Anybody else turned off by the consumerism that has overtaken Christmas? The last couple of years I have made a conscious effort to slow down and celebrate the true meaning of the Christmas season. I’d like to share some of the resources I have used and loved.
Please note that I am sharing these resources to help you and not to stress you out. Keep things simple. With the exception of the last one, these things were designed to start at the beginning of December and end on Christmas. If you can’t start December 1st, that is OK! Don’t let that stop you. Either do two lessons a day or skip a few of the lessons. I assure you the kids won’t mind. Remember the idea is to keep the focus on Christ. Don’t let it stress you out if you are “behind” or not doing it right. There is no right way to celebrate advent.
Photo Credit Dale Gillard
1. Jotham’s Journey
I can’t believe how captivating Jotham’s Journey: A Storybook for Advent is! It takes place in Israel just before the birth of Christ. Jotham, a ten year old boy, gets separated from his family. In his journey to find them, the kid gets hurt, kidnapped, hit, starved, rescued, fed and is in danger again. Ultimately, he stumbles on the birth of Christ. It’s pretty intense. Each chapter ends with a cliff hanger and then a paragraph or two with life application. The book is designed to read one chapter a day until you finish the book on Christmas. All of my kids have enjoyed this book, but my nine and ten year old love it. Who am I kidding? I love it. There are two other Christmas books and one for Easter in the series. I am looking forward to reading Tabitha’s Travels this year.
2. Jesse Tree
And there shall come forth a rod out of the stem of Jesse, and a Branch shall grow out of his roots. Isaiah 11:1
It’s my understanding that traditionally there were Jesse Trees in most churches. It was simply a painting, stained glass window or sculpture of a tree with symbolic ornaments that represented the lineage of Christ. Many people study the Jesse Tree during advent. It’s really neat to start with creation and skim through the Bible finishing with the birth of Christ on Christmas Day. I love how it ties the old testament with the new testament. You see the need for a Savior with each story.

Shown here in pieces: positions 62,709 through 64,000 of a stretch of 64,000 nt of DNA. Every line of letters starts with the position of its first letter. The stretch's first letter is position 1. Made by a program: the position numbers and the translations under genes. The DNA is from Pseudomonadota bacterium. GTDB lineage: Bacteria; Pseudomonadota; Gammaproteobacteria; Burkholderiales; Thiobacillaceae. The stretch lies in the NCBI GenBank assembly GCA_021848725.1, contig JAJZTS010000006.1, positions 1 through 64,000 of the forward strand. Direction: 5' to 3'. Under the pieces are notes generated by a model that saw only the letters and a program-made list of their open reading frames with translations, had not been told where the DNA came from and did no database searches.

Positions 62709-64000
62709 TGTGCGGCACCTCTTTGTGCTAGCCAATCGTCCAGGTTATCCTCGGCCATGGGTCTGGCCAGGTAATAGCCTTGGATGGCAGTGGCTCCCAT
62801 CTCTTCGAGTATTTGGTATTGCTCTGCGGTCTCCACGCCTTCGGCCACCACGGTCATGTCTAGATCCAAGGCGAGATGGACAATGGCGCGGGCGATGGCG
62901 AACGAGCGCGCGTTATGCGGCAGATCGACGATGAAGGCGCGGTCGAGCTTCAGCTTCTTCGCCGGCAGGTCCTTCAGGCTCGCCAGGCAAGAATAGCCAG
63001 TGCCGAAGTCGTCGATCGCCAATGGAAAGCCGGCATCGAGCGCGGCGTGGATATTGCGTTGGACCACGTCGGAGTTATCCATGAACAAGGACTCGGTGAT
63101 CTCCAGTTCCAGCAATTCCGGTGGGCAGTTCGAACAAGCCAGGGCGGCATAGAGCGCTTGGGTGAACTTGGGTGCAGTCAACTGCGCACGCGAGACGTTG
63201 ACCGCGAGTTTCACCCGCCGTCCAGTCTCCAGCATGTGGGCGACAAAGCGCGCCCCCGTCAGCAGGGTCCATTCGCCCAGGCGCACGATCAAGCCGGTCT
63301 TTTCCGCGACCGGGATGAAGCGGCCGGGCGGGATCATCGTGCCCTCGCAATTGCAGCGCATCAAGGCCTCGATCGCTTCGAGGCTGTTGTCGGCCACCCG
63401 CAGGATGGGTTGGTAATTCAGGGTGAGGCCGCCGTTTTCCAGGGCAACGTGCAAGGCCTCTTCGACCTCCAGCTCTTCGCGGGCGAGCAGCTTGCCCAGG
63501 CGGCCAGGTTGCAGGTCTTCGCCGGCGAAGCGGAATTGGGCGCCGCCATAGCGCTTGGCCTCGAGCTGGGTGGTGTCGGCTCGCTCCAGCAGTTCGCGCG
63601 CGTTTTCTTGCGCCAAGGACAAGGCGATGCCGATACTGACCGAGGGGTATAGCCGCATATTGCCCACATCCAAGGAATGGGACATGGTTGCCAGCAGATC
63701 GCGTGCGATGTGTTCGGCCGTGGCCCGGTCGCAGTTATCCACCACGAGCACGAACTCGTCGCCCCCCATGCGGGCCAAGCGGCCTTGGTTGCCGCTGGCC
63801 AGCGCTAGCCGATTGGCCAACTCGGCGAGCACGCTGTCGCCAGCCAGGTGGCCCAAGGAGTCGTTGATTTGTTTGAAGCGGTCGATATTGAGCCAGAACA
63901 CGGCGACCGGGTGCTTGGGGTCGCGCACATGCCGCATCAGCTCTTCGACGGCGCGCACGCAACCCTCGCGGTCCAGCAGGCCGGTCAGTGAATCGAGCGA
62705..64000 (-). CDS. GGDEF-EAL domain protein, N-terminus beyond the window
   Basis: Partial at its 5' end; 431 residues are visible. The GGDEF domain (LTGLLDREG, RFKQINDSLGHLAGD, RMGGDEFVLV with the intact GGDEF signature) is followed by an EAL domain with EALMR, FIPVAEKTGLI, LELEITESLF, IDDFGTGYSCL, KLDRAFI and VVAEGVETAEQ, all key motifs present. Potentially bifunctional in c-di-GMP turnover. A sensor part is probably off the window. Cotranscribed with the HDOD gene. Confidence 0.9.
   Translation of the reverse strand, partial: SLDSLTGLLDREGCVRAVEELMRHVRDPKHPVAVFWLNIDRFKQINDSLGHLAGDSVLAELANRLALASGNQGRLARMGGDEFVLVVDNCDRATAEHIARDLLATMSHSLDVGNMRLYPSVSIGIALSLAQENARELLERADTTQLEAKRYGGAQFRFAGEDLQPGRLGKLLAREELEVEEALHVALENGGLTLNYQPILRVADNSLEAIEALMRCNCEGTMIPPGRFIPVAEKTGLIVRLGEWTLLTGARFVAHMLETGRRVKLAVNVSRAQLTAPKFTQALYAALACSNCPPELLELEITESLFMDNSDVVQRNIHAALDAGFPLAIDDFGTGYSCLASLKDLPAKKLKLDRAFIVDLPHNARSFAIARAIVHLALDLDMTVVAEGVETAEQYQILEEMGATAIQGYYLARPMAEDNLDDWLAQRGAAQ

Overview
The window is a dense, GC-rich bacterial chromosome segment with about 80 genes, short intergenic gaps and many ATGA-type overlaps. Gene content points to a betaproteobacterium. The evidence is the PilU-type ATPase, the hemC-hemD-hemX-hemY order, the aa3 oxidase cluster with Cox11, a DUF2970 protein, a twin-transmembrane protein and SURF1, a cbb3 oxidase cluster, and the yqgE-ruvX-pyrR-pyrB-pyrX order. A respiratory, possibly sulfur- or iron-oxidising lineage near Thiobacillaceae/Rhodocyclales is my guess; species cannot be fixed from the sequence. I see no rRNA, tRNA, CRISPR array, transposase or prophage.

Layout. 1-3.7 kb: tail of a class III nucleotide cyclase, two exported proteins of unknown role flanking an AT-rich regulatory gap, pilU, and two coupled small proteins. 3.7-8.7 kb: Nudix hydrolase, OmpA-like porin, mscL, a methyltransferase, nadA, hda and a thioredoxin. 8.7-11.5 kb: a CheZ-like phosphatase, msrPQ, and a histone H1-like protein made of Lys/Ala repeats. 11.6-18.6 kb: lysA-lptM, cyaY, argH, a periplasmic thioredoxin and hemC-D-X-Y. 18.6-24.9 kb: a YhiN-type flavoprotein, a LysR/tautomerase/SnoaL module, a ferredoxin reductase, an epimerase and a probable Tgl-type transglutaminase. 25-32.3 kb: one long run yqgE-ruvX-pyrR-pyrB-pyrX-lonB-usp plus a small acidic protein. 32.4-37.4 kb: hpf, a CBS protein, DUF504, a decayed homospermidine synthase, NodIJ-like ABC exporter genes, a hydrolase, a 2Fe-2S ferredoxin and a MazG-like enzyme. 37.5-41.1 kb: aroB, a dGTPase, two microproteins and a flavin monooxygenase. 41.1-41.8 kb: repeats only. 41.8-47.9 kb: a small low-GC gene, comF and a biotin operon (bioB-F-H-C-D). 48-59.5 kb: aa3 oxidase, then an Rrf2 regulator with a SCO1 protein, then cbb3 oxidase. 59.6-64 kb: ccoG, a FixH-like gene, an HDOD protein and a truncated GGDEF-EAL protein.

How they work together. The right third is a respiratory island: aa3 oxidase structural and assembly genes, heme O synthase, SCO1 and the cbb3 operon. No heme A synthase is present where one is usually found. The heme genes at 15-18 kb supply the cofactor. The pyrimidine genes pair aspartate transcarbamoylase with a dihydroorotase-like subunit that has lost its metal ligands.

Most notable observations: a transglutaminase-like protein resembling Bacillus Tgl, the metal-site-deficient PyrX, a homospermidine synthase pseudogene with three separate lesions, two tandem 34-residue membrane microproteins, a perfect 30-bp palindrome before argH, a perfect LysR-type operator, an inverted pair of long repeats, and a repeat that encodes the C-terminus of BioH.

There are no rules on how to set up your Jesse tree. Some add ornaments to their family Christmas tree. Some people find a barren branch and stick it in a pot of sand. Others make paper trees and tape them on the wall or window. I have even seen a tree made out of tinker toys.
You can also be creative with the ornaments. You can purchase ornaments that symbolize your reading or you can make your own with felt or clay. We like to keep things simple and print free ornaments on card stock. The kids color them while I read the lesson. Our ornaments will not win a prize for their beauty but I find this is a great way to keep little kids focused on the lesson.
There are many wonderful free reading plans and ornament templates. Feel free to pick your favorite ornaments from one resource and favorite readings from another. Here are some of my favorite:
- Christmas Your Way I just discovered this one through Money Saving Mom. I love this one because it is super simple: straight forward scripture readings and coordinating ornaments.
- Reformed Church This plan offers the scripture readings with a short explanation and life application question. The ornament print outs are nice too. My older kids appreciate that there are some blank ornaments that they can draw on rather than color.
- A Holy Experience This plan includes scripture readings and short devotions that are beautiful and poetically written. I really enjoy them. Unfortunately, they are above my children’s heads. If you have older children or no children at all you will love this download. Also, this download includes the nicer ornaments of the three
- The Jesse Tree This is a children’s picture book. There are no ornaments included. We use printable ornaments from the above sources. This book is really engaging and holds my kids attention. Be aware that the story teller uses some creativity when telling the Bible stories.
3. Names of Jesus Advent Chain
This is something new we are doing this year. It’s a study on the names of Jesus tied into the traditional countdown till Christmas chain. Spell Out Loud has beautiful printable links for the chain and a link to download the study.
4. What God Wants for Christmas
What God Wants for Christmas is a book that comes with several small gift boxes each one containing a character of the Christmas story. The book poetically tells the story of Christmas by introducing the people at the scene. With the turning of each page the child opens a box with the corresponding character. Each page ends with “what does God want for Christmas…” The last box has a mirror in it and the book explains what God wants for Christmas is you! There is a little note to parents about how to lead a child to Christ. The book might sound a little cheesy but it actually made me cry. A friend of mine was able to lead two of her children (age five and eight) in the sinner’s prayer after reading the book with them. As an added bonus, the kids love playing with the nativity set all season long.
How about you? How do you keep Christ in Christmas?